Passive, relaxed backbending over a bolster or rolled blanket is a good way to move into backbends and also a good way to cool down from a back bending session.   It is also useful as a counterpose after a session of forward bends, or as a general uplifting restorative pose.

          Practice placing the bolster at different places under your upper back, solar plexus, lower back, and hips.   Breathe into the part of your body that is elevated by the bolster.

          After doing the backbend across the bolster, bend your left knee and place your left foot on the floor close to your left buttock.   Use it to roll yourself onto your right side for a supported stretch of your left (upper) side.   Pull your left arm overhead with your right hand around your left wrist.   Extend through your left leg firmly.   Breathe into your left side and feel your breath expand your left side.   Then roll back up, and then onto your left side to repeat the stretch on your right side.   Next, rotate back upward and slide back so the bolster is under your tailbone.   Bend your knees into your chest and relax in this position for a while.

          Come out of this pose by pressing your body up into a bridge, removing the support bolster manually, and then letting your back down to the floor.   Finish by resting on the floor on your back with your heels brought in as close to your buttocks as possible, knees in the air, hands on your chest, elbows on the floor.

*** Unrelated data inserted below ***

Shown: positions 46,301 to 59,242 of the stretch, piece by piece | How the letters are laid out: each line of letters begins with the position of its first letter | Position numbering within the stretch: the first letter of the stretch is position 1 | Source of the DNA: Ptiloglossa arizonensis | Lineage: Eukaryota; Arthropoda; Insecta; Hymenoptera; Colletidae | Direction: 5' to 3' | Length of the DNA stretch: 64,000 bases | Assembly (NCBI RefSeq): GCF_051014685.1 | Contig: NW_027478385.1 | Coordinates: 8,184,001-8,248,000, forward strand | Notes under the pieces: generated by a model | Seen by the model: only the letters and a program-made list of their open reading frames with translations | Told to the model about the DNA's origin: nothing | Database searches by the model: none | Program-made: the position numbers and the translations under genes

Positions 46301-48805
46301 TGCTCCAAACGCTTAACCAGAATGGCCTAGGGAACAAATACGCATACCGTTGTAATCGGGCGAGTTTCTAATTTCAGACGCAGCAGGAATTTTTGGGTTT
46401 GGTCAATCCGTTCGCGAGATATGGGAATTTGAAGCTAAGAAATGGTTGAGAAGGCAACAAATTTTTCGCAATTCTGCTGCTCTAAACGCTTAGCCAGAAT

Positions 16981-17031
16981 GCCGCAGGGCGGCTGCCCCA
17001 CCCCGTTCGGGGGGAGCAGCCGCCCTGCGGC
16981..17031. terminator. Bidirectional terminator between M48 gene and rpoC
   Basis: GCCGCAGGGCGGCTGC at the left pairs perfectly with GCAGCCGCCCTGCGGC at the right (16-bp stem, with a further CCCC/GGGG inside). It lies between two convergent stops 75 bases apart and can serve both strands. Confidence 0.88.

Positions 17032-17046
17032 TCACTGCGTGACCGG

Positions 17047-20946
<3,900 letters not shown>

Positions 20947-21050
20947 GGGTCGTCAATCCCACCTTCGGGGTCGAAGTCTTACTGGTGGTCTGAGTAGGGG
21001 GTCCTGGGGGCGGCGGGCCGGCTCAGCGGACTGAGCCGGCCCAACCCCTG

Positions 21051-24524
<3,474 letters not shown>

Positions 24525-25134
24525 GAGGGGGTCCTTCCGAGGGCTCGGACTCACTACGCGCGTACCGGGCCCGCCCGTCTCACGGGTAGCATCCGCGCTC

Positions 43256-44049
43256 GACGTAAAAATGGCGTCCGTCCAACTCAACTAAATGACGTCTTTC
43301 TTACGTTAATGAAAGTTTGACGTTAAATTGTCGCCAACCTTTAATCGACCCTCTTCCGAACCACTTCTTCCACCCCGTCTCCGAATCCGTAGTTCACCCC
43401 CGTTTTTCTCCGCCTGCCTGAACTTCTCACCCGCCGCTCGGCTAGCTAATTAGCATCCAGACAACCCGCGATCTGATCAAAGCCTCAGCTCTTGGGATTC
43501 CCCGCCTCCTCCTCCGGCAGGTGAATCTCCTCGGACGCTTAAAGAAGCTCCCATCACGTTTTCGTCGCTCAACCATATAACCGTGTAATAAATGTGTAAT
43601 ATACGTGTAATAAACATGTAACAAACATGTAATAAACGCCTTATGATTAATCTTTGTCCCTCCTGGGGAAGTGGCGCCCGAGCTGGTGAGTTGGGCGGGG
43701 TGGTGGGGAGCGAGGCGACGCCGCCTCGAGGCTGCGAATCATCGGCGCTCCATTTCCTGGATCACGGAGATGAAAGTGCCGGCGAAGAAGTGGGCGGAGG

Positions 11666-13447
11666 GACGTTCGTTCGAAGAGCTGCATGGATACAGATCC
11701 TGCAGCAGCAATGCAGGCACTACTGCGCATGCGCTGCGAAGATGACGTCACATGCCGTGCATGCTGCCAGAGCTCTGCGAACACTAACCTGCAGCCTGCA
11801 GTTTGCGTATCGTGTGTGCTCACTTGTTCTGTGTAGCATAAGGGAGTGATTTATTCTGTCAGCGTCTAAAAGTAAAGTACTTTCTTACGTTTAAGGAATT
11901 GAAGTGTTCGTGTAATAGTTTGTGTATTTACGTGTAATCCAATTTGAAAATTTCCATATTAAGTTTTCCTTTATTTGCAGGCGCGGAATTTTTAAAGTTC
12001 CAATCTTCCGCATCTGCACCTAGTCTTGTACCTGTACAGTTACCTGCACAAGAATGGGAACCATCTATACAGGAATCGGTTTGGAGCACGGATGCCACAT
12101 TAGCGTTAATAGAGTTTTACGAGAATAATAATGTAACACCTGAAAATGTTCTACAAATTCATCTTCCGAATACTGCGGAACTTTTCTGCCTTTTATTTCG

Another prop that is useful for supported backbending is the wooden block.   You want to use the wooden block under your thoracic spine, not your lumbar spine.   You can use the block placed spinewise or sidewise on its low, medium, or high aspects.   Each of these variations will yield a different intensity and effect.   Experiment with placing the block at different places under your thoracic spine and at different heights to feel the effect of each variation.